News Release • May 22, 2020
Bachetti and collaborators recently published a comprehensive, multi-year study of the pulsation history of M82 X-2, the first example of the new class of extremely luminous X-ray binary that NuSTAR discovered in 2014 (see NASA's NuSTAR Telescope Discovers Shockingly Bright Dead Star). X-ray binaries are astronomical systems where a compact object, either a neutron star or a black hole, is hungrily eating a nearby star. The luminosity of these objects is roughly related to the amount and speed at which they accrete matter from the companion star, and the most extreme of the X-ray binaries are called “ultraluminous X-ray sources,” or ULXs. ULXs have luminosities so large that they must be the greediest eaters. Prior to 2014, ULXs were thought to be the missing link of “medium-size” black holes connecting smaller, stellar black holes that reside throughout our own Milky Way Galaxy with the supermassive black holes that live in the centers of most, if not all, large galaxies.
NuSTAR discovered that one of the ULXs in the nearby M82 galaxy “pulses” in X-rays, which means that at least some ULXs are pulsating neutron stars, or pulsars, and not black holes at all. This is because black holes are incapable of maintaining long-term, coherent pulsations while neutron stars can pulsate like a cosmic lighthouse. And, since neutron stars can only grow to masses a few times that of the Sun, this means that neutron stars like M82 X-2 are gorging themselves, eating more than their fair share of their companion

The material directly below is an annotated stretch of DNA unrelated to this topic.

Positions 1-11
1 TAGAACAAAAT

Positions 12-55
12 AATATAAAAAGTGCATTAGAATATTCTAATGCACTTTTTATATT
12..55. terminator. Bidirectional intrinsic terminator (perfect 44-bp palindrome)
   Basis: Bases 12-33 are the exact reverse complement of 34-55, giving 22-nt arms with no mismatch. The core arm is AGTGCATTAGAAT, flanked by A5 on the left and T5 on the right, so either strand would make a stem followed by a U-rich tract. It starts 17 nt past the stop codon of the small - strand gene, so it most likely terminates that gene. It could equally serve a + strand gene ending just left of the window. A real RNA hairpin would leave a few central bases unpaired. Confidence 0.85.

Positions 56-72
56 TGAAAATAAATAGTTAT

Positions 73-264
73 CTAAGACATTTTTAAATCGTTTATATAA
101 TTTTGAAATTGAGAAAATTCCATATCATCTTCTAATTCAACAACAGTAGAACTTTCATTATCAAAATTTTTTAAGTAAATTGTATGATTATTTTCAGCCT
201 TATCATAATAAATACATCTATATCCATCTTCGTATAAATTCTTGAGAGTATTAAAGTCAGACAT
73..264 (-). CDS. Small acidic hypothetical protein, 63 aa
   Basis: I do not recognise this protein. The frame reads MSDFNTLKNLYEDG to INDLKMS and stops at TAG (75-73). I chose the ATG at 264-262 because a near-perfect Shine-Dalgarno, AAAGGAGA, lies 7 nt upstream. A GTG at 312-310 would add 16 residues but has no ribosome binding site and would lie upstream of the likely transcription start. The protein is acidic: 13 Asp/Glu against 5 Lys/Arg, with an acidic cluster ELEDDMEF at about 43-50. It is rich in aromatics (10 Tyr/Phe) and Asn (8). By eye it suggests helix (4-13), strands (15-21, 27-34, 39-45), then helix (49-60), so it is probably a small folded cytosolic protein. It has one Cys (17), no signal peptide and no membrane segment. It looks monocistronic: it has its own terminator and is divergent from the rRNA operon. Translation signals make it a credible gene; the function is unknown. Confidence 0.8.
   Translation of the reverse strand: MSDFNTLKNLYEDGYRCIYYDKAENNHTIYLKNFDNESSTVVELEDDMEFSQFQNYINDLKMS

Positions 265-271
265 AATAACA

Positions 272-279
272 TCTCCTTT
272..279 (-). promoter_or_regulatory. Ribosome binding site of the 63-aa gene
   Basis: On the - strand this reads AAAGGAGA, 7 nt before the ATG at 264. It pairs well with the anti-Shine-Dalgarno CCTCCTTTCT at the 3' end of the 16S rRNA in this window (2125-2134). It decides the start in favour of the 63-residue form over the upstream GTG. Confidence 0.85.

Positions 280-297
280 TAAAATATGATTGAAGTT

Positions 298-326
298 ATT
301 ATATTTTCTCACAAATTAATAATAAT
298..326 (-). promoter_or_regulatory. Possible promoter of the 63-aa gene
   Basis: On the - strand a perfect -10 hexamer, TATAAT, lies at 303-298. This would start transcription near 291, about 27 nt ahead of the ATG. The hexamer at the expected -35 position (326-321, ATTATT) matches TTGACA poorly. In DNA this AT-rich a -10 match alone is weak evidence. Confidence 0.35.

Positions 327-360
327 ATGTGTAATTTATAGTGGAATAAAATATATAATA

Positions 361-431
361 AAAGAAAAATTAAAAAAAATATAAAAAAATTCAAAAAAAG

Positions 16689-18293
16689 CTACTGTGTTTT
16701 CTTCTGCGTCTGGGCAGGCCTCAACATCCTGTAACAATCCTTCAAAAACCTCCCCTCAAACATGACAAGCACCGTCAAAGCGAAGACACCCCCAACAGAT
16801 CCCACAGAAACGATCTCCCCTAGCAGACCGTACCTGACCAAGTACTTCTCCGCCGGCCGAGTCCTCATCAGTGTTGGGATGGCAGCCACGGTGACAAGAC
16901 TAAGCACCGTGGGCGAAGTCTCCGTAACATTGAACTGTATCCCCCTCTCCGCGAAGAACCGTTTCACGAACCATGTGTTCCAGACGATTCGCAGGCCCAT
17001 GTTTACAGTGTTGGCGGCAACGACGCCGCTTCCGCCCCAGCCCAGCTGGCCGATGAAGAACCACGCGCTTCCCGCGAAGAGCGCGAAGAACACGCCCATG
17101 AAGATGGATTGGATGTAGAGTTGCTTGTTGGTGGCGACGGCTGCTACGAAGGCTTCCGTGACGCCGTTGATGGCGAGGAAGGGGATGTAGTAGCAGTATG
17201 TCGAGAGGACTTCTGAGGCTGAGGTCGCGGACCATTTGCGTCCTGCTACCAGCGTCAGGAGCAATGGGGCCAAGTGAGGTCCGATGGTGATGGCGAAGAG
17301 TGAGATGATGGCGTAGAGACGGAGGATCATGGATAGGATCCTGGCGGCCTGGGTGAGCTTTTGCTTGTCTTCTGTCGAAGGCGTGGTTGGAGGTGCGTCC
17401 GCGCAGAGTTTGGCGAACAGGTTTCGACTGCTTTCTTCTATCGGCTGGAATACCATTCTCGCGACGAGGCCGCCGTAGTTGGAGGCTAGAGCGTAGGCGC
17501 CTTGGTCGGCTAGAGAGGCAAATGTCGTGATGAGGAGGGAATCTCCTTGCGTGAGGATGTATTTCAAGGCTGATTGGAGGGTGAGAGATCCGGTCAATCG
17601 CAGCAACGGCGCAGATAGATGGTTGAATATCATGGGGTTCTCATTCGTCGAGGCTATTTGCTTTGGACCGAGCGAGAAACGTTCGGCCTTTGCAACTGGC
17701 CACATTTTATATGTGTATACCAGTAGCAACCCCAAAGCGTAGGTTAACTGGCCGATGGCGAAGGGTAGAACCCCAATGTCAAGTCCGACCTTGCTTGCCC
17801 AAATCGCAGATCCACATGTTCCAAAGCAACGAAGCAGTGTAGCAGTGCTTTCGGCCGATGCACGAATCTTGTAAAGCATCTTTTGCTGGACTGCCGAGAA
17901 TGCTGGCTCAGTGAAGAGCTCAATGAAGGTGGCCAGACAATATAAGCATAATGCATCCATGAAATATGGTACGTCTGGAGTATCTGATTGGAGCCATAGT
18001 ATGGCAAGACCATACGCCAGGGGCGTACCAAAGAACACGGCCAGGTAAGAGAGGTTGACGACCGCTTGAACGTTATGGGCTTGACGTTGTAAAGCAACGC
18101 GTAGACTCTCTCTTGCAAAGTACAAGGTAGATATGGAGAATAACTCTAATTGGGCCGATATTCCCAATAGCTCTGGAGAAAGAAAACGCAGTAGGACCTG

The discovery of these extremely luminous pulsars has led to a host of questions, including if other phenomena — such beaming of the X-ray emission — can amplify the luminosity of these objects and make them appear to be more voracious eaters than they actually are. How can we measure the amount of matter that is actually captured by the compact object?
In part, this is an easier question to answer when the compact object is a pulsar like M82 X-2 rather than a black hole. Like a figure skater bringing her arms in closer, the material falling onto the neutron star can “spin up” the system. And if any material is thrown off the neutron star, then the system can “spin down”. By carefully tracking the arrival of the pulses, astronomers can learn about how these extreme systems are fed. NuSTAR has followed this extreme pulsar's behavior since 2014 with regular observations, harnessing NuSTAR’s superior sensitivity to the high-energy X-ray emission where the pulsations are the strongest.
Bachetti and collaborators report on this long observing campaign, showing that the pulsar rotation has accelerated and, for the first time in such a source, decelerated over time. Through the careful measurement of this acceleration and deceleration over long periods of time, astronomers are achieving better and better estimates of the amount of matter falling on the neutron star. At the same time, this campaign also characterized the orbit of the system so precisely that, in the next few years, we will be able to measure the mass accretion through tiny variations in the orbital period.
More details can be found in “All at Once: Transient Pulsations, Spin-down, and a Glitch from the Pulsating Ultraluminous X-Ray Source M82 X-2” by Bachetti et al. (2020, ApJ, 891, 44; https://arxiv.org/pdf/1905.06423 ).